26. Multidimensional Context of Sequence Tags: Biological Data Integration

  1. Dr. Matthias Harbers2,3 and
  2. Prof. Dr. Günter Kahl4,5,6
  1. Korbinian Grote and
  2. Thomas Werner

Published Online: 23 JAN 2012

DOI: 10.1002/9783527644582.ch26

Tag-Based Next Generation Sequencing

Tag-Based Next Generation Sequencing

How to Cite

Grote, K. and Werner, T. (2011) Multidimensional Context of Sequence Tags: Biological Data Integration, in Tag-Based Next Generation Sequencing (eds M. Harbers and G. Kahl), Wiley-VCH Verlag GmbH & Co. KGaA, Weinheim, Germany. doi: 10.1002/9783527644582.ch26

Editor Information

  1. 2

    4-2-6 Nishihara, Kashiwa-Shi, Chiba 277-0885, Japan

  2. 3

    DNAFORM Inc., Leading Venture Plaza 2, 75-1 Ono-cho, Tsurumi-ku, Yokohama, Kanagawa 230-0046, Japan

  3. 4

    Mohrmühlgasse 3, 63500 Seligenstadt, Germany

  4. 5

    University of Frankfurt am Main Biocenter, Max-von-Lauestraße 9, 60439 Frankfurt am Main, Germany

  5. 6

    Frankfurt Biotechnology Innovation Center (FIZ), GenXPro Ltd, Altenhöferallee 3, 60438 Frankfurt am Main, Germany

Author Information

  1. Genomatix Software GmbH, Bayerstrasse 85a, 80335 Munich, Germany

Publication History

  1. Published Online: 23 JAN 2012
  2. Published Print: 14 DEC 2011

ISBN Information

Print ISBN: 9783527328192

Online ISBN: 9783527644582



  • multidimensional context;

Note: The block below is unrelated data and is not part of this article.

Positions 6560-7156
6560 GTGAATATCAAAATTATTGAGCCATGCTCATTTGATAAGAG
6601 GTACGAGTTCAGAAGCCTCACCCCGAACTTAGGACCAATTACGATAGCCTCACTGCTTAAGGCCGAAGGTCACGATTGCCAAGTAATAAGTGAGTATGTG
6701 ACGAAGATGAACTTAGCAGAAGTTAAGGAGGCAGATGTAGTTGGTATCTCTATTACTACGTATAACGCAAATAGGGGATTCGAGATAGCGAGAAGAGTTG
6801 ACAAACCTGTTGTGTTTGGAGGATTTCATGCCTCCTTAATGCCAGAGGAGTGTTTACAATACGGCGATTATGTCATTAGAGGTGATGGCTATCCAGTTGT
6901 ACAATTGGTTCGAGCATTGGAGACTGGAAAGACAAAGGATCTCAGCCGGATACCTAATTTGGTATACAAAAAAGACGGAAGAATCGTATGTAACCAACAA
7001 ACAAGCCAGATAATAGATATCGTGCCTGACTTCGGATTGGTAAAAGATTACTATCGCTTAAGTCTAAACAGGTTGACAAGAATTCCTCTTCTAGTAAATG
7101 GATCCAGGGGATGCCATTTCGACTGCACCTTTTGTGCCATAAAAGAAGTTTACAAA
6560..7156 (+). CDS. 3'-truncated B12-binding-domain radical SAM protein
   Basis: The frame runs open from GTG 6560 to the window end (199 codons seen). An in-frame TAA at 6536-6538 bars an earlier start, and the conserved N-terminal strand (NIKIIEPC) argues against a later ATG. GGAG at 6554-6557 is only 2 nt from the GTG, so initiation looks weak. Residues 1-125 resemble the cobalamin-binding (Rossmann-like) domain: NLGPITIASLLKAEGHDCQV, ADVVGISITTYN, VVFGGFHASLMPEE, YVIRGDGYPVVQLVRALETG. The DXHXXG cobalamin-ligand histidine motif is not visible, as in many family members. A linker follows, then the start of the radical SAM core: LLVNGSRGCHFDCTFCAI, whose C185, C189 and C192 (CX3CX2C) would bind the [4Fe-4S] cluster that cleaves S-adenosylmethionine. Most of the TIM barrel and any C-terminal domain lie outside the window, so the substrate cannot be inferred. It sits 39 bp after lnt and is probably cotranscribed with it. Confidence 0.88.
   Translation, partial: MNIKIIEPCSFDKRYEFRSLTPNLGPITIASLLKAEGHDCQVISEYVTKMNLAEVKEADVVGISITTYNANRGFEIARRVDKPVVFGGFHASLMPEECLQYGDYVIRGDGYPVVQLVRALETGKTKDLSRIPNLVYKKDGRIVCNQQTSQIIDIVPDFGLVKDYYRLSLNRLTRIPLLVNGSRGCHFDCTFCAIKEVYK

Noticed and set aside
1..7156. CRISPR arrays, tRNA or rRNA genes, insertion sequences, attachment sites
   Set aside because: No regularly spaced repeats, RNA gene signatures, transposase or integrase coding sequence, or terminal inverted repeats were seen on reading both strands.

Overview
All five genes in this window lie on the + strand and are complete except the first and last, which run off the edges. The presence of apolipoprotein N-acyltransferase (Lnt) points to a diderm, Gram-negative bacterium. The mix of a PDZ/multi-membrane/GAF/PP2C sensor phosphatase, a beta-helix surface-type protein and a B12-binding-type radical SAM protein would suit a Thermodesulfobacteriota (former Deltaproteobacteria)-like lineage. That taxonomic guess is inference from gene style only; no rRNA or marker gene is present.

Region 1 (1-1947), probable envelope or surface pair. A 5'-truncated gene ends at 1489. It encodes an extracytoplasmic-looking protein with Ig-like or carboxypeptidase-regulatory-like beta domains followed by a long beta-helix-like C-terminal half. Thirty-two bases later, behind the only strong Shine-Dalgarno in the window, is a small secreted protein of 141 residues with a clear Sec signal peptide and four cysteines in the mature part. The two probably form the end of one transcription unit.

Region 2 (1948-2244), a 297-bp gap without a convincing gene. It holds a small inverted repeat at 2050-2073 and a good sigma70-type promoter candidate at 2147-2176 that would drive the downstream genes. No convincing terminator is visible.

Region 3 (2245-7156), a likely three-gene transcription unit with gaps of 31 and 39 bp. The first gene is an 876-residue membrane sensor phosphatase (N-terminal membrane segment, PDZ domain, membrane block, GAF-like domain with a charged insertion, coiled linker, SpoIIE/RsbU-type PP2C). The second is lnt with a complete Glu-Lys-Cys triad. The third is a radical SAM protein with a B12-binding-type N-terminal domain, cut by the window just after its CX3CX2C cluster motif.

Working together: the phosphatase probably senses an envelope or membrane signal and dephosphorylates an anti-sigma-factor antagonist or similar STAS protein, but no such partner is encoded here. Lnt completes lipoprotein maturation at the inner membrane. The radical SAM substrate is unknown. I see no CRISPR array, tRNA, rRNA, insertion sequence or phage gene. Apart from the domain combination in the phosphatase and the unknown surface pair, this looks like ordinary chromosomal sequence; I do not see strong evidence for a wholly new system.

• sequence tags;
  • biological data integration;
  • methods


Next-generation sequencing (NGS) has revolutionized sequence data generation in many fields of biology. NGS covers whole genomes randomly multiple times in genotyping approaches and thereby a wealth of information becomes available at an ever-increasing pace. Assembly, mapping, and clustering are essential, required steps in data handling necessary for any subsequent NGS data analysis. However, biological meaning is derived from the process of “annotation” – putting the reads and clusters into a known or deduced biological context. Annotation of NGS read data currently is done in four major dimensions: (i) genome annotation, (ii) transcriptome annotation, (iii) phylogenetic annotation, and (iv) functional annotation. Except for the genome annotation, which can be directly taken from genome browsers or similar databases (passive annotation), all other dimensions require specific sequence analyses to be carried out (active annotation). Comparative sequence analysis is the most powerful method to derive functional information from such data, especially about aspects of gene regulation. This chapter details how such active annotation can be carried out in clearly defined segments.